Tough Fishing Conditions

If your found your way to this page you're tired of getting skunked when you go fishing, and by skunked I mean not catching a single fish on a day out on the lake or stream. Often you'll hear fishermen say They weren't biting‚ or Must be a cold front, or maybe you heard To Nice of a day‚ yeah us fisherman are full of excuses. Most of the time you can avoid the skunk by changing your pattern or by using your brain to adapt to changing weather conditions.

When fish are biting there's usually a reason like an incoming storm or front which turn the fish on, but when fish aren't biting it's often due to being on the wrong side of a weather pattern. However, just because a cold front or other weather pattern moves in doesn't mean your day is shot you only need to adjust your fishing presentation and location for the situation. Here are several tough fishing conditions and things you can do to decrease your chance of getting skunked.

Tough Fishing Conditions and What to Do

  • Cold Fronts - The devil themselves when it comes to fishing, cold fronts can make a what you would think would be a great day to a bad day. But fish don't completely shut off when a cold front moves in they just move to a new location and are a bit pickier. Fish such as bass and trout will move to structure such as wood. During a cold front you will want to thoroughly fish structure slowly and with smaller baits. A tube texas rigged or a small spinnerbait slow rolled through wood or rocks will pick up bass during cold fronts.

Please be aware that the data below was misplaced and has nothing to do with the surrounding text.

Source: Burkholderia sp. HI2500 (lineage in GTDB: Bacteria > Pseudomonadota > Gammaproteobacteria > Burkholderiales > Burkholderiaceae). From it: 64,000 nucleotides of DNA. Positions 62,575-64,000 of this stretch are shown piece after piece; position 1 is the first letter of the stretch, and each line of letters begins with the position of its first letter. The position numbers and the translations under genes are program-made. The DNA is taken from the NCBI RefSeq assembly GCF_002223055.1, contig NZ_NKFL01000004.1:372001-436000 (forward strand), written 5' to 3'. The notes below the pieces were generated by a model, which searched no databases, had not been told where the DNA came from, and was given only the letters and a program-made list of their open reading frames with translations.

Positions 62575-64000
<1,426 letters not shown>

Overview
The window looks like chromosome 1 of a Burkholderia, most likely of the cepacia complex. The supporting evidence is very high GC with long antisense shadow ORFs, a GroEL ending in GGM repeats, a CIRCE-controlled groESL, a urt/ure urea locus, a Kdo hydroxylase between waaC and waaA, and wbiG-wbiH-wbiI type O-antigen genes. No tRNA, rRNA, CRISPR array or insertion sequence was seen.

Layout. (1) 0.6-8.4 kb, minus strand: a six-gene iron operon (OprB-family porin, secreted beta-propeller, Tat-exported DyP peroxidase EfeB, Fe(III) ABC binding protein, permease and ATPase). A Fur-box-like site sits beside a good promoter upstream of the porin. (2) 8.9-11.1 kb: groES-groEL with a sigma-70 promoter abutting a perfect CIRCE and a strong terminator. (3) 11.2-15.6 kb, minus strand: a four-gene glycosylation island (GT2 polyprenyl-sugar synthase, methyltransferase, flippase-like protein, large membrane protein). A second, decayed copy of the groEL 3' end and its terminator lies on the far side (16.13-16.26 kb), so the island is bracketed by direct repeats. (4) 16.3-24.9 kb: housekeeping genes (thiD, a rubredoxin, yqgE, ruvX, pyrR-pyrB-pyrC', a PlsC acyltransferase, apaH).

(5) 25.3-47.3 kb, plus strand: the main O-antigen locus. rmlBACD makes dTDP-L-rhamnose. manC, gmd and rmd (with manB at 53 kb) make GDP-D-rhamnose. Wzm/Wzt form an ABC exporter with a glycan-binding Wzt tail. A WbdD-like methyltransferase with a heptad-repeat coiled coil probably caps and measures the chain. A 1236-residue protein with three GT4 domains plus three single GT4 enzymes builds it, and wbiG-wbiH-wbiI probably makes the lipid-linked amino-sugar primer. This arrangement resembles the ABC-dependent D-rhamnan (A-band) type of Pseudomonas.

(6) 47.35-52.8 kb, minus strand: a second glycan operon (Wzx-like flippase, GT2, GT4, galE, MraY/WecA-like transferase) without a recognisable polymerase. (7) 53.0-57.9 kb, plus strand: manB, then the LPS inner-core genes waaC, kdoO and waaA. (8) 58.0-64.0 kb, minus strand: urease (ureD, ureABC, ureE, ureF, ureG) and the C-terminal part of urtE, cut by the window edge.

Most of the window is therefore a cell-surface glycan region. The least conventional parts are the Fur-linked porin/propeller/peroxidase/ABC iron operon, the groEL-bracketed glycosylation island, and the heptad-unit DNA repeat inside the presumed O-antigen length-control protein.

• Blue Bird Skies - It's beautiful out and there's not a cloud in the sky and there's no wind to be found a fisherman's dream right? WRONG! Blue bird skies are a bad thing when fishing and it can make for a tough day, but fish still can be found and caught. Fish move out to deeper structure during these types of days. My favorite blue bird sky fishing spots are deep-water humps or deep-water structure like brush piles or submerged trees. Fish will move to these locations to escape the bright sunlight and or follow baitfish that move out during bright days. Good bait choices during blue bird skies are Carolina Rigs, Deep Diving Crankbaits, Plastic Worms, and Tubes. If your fishing for trout during the spring months a bright day can be your friend if the warm weather kicks off a hatch in this case you will want to match the hatch and target rising trout. During the summer months however trout will move to holes or cooler water and feed on nymphs during bright days.
  • To Windy - Nonsense! There's no such thing as to windy! These are my favorite days to fish. During windy days the wind breaks up the top of the water and it pushes baitfish to the bank where predator fish lie awaiting an easy meal. Yes it's hard to hold the boat or cast but the trick is to either use more weight or use baits that you can keep in constant contact with the lure such as crankbaits, spinnerbaits, lipless crankbaits, and jerk baits. Fish areas that the wind is blowing right into the bank and the harder the wind is blowing the better windy days are fish feeding days and usually are on the front end of a front such as a storm or cold front and tha's when fish feed. If you're a surf fishermen a windy day will often be your best day as long as the wind is blowing into the shore which brings baitfish to the surf and the big boys will follow them into the surf to feed.

So next time your out and it's looking like your going to get skunked use your head and think about where the fish moved to or what else they might be biting on. Fish will always feed it's just a mater of you finding them and presenting them with the right bait.